I could hear my own heart beating as he prepared the syringe. Then he walked over beside me and yeanked down my jeans, wiped a cold alcohol pad on the target spot. Then I heard the cap of the needle drop onto the tray and got rigid with fear. Then I felt a hard painful stinging jab as the needle hit me. I remember feeling it go the whole way in as tears came to my eyes. The medicine was pushed in then and burned a lot. It seemed to be in there forever then he withdrew it, wiped again which was stinging even more and told me I could get up.
I could hardly walk out of the office and it hurt for days. NEVER AGAIN

lisa @ 06/11/2006 10:56 AM CST


I cut myself badly 13 days ago on my thigh. I went to the hospital and they irrigated and stiched the wound. When they ask if I had had a tetnaus shot I lied and said yes. Why? Because I to have your "CONDITION" with fear. When I went to get the stitches out the wound opened up and I am now on my second round of antibotics, but my culture was clear. Now I am also convinced that I have Tetnaus and am afraid. I found your site when I was Googling to see how late is too late to get the shot. Thank You so much for posting.

Melinda @ 06/29/2006 08:53 PM CST


I've only ever had one injection in my bum and it was tetanus. I was on a night out and stepped on something sharp. My friend said it could get infected and came with me to the A&E. We waited for 3 hours and once my cut had been attended to the (male) nurse asked me if my tetanus was up to date. I said that I didn't know and wish I had lied! He said that I had to have a tetanus shot and I started to roll up the sleeve of my dress. "It's not going in there" and next thing I'm my tummy with my knickers down, my dress up having a man I don't know getting to see my bottom. I was so embarrassed that I wanted to cry. Then the needle went into my right cheek and the horrible pain as it got injected. My friend was waiting outside and she just laughed! My bum was sore for two days.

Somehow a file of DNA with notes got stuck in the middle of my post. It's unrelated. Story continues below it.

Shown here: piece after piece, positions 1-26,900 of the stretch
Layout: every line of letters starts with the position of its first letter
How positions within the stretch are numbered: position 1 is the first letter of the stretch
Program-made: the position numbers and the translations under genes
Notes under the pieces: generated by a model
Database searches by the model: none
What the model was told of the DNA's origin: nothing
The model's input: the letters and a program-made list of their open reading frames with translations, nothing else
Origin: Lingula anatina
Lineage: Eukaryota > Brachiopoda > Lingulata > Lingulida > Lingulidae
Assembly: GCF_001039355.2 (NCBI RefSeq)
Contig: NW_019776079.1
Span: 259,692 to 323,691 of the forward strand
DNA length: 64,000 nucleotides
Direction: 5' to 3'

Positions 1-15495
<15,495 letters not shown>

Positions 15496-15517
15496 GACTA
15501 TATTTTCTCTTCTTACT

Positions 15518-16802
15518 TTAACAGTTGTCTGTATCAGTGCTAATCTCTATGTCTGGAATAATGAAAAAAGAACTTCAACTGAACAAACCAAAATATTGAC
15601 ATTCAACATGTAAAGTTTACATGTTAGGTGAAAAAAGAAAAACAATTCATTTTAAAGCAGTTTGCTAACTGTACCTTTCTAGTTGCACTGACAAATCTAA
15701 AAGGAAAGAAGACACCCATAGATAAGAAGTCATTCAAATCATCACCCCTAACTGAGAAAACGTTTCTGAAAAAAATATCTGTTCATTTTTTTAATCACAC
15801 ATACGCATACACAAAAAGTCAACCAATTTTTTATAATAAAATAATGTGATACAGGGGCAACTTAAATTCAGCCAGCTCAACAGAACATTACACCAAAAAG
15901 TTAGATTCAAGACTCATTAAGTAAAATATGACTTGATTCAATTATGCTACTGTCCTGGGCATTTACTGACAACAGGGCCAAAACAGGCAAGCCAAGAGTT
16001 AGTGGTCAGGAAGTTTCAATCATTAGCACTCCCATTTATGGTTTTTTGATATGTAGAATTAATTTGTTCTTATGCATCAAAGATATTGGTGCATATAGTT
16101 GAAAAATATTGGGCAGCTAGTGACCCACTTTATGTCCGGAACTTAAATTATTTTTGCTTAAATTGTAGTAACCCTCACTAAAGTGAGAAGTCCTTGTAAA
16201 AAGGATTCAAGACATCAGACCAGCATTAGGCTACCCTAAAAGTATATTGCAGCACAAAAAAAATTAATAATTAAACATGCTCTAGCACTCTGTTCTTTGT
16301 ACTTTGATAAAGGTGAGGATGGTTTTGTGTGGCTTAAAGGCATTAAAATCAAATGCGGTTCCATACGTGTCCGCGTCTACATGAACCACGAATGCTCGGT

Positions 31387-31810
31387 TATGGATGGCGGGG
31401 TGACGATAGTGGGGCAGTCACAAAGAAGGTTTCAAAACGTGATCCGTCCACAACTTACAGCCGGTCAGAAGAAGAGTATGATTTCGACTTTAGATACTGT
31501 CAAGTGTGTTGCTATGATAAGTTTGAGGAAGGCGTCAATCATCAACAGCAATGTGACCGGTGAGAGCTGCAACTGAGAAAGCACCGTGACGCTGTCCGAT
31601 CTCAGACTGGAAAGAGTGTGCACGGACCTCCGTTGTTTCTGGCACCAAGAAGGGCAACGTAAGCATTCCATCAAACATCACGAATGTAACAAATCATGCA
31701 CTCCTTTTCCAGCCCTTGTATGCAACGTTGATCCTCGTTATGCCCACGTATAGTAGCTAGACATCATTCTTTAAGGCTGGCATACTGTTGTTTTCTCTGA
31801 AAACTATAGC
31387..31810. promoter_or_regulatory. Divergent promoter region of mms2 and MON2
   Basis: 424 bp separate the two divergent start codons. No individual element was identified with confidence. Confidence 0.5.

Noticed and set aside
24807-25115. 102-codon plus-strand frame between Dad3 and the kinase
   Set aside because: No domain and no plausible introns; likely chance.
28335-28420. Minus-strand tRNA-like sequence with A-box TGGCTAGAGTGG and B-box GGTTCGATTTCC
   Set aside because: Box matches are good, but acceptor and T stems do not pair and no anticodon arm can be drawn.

rachel @ 03/13/2007 03:39 PM CST


I'm "ok" with needles. I don't care if the shoot me and I don't mind the sight of blood. The first time I had blood taken I was nervous and I passed out. I believe it was because they dug around and poked me many times with a needle. Since then I've had many drawings where I was a tad nervous but no biggy. Today I had it again. I was ok but started to panic. My conclusion is that I'm ok as long as it's quick and relatively painless, otherwise I panic and faint.... I'm not sure if its common. It's definitely not a phobia... something in my freaks when they poke tooo much or it hurts too long... a drop in blood presure??? What do you think?

Stacy @ 01/08/2009 06:29 PM CST


I'm "ok" with needles. I don't care if the shoot me and I don't mind the sight of blood. The first time I had blood taken I was nervous and I passed out. I believe it was because they dug around and poked me many times with a needle. Since then I've had many drawings where I was a tad nervous but no biggy. Today I had it again. I was ok but started to panic. My conclusion is that I'm ok as long as it's quick and relatively painless, otherwise I panic and faint.... I'm not sure if its common. It's definitely not a phobia... something in my freaks when they poke tooo much or it hurts too long... a drop in blood presure??? What do you think?

Stacy @ 01/08/2009 06:30 PM CST